Virtually all banks supplement these risk measurement and control mechanisms with both risk limits and loss control limits and/or management action triggers. A loss control limit requires specific management action if a defined level of loss is approached or breached. Exceptions may require that a position be closed or that an additional level of management be contacted for approval of the exposure. In many cases, limits are established to foster communication rather than to limit management's ability to maintain a position. At this point, decisions are made regarding the desirability of maintaining or reducing the position. As a consequence, risk measures that are based upon the effects of statistically simulated market changes on a static portfolio may not properly capture the extent to which management may take action to mitigate potential losses before they materialize.
The precision and accuracy of risk measurement methods, and the timeliness of reports, will vary according to the types, volumes, and the riskiness of the activities undertaken. For example, most of the larger trading banks currently utilize "near realtime" position and scenario information covering specific traders, products, and geographic locations. In contrast, managers at smaller banks with considerably less turnover and less complex transactions may successfully measure and monitor positions by physically reviewing traders' written ledgers and daily trade summaries generated by the operations area.
The level of detail required for effective communication of risk levels, profitability results, and related trends will increase as the business focus moves from senior management to the specific line areas. For example, management directly responsible for a trading area should receive detailed reports with adequate information to assess risk, return, and the ability to meet stated business objectives. In contrast, information provided to senior management and the board of directors at large trading banks will likely illustrate consolidated exposures, trends, compliance with policies and risk limits, and performance compared to risk assumed.
A critical aspect of risk measurement and reporting is the implementation of systems that provide for information independent of trading personnel. The valuation of positions, as well as formal reports comparing positions relative to policy limits, should be constructed and validated by areas that are not associated with trading decisions. This speaks to the need to ensure that the incentives of the people who generate the data are consistent with a desire to see the accurate reporting of that information. This is a fundamental internal control practice that should not be compromised.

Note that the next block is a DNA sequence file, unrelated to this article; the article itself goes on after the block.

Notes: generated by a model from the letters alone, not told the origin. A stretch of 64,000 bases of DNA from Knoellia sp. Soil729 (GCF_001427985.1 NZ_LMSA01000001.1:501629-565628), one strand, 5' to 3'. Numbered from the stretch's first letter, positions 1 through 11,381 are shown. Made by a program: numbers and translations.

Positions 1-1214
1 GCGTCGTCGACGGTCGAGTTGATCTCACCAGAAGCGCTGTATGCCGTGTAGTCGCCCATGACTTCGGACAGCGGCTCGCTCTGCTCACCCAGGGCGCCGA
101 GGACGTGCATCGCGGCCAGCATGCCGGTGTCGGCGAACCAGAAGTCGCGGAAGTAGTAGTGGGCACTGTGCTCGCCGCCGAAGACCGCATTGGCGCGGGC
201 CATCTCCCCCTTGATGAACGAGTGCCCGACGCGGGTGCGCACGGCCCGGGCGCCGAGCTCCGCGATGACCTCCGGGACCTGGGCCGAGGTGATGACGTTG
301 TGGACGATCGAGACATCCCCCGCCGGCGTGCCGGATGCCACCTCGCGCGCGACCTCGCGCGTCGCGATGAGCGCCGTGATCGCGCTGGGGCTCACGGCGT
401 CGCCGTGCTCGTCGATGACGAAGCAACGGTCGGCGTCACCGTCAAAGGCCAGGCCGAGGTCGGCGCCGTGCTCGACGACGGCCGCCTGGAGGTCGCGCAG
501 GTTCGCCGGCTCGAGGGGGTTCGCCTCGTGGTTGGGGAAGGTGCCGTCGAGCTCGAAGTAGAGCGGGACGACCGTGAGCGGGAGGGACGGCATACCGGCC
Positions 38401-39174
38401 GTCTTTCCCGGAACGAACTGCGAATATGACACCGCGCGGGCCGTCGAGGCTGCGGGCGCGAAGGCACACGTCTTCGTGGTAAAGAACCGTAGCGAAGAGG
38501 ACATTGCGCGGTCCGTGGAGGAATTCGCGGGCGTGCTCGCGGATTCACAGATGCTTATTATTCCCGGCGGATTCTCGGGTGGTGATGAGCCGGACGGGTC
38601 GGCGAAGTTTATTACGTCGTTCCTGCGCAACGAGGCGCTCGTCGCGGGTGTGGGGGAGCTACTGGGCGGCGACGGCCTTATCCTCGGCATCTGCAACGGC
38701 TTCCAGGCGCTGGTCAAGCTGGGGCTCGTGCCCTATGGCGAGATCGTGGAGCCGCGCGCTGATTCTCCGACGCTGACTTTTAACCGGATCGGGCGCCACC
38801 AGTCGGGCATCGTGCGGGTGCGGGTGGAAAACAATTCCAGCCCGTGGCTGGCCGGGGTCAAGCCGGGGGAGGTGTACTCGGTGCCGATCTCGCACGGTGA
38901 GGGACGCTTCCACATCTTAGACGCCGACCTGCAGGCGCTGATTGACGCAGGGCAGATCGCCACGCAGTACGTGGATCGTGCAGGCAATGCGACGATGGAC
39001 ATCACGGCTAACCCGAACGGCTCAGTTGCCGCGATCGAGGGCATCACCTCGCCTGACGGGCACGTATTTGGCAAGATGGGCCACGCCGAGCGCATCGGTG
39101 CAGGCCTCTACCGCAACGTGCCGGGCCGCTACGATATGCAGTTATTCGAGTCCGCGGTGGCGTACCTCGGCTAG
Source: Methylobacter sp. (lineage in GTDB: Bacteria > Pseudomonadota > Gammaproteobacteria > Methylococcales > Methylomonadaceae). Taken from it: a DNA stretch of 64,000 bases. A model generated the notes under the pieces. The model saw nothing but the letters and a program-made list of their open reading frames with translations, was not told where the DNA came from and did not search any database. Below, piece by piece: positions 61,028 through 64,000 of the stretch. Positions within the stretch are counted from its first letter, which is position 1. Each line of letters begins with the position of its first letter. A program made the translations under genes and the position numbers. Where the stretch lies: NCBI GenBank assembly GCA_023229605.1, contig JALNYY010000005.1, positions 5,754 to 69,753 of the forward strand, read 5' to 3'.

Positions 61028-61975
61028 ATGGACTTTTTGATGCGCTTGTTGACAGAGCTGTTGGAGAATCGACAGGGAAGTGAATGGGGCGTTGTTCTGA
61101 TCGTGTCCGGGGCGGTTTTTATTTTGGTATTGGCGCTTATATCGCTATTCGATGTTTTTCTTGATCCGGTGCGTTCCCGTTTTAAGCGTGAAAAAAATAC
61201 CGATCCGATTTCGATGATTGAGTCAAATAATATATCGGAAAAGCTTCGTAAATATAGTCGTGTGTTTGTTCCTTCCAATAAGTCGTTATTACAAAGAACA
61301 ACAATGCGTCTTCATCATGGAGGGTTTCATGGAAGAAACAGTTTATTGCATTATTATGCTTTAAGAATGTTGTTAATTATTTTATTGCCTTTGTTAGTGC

In sum, risks are quantified in a variety of ways. Risks are aggregated at many different levels and these measures are subjective to the extent that they are ultimately based upon personal judgment. Information must also be gathered and processed with diligence to ensure its integrity. In short, risk measurement is as much an art as it is a science.
Ultimately, the informational issues associated with the question, "What do we need to know and when do we need to know it?", speak as much to the management of information and how it is used as to the specific information items themselves. It is currently popular to call for more information. However, more does not always mean better. Regulators have always had access to bank-specific information, but have worked to use information more creatively and to balance their information needs against the costs and burdens to the institutions providing such information.
Nevertheless, surveys continue to show that the principles of financial disclosure are improving as institutions are finding more effective means of providing information while protecting proprietary interests. Regulators, too, are disseminating more information specifically related to current areas of public interest (e.g., the quarterly derivatives data releases from the OCC). Institutions should be encouraged to go beyond regulatory filing requirements and to find more innovative ways of disclosing information and bank management should take it upon themselves to provide high quality information to help demystify current discussions about trading activities and derivatives. Such information should be both quantitative and qualitative.
The public outcry for more information has been framed by debacles where one party had superior information. However, many of those situations involved fraud, which is related to, but different than concerns about risks and risk management. It is important to maintain perspective when answering the who, the why, and the what, of the information question.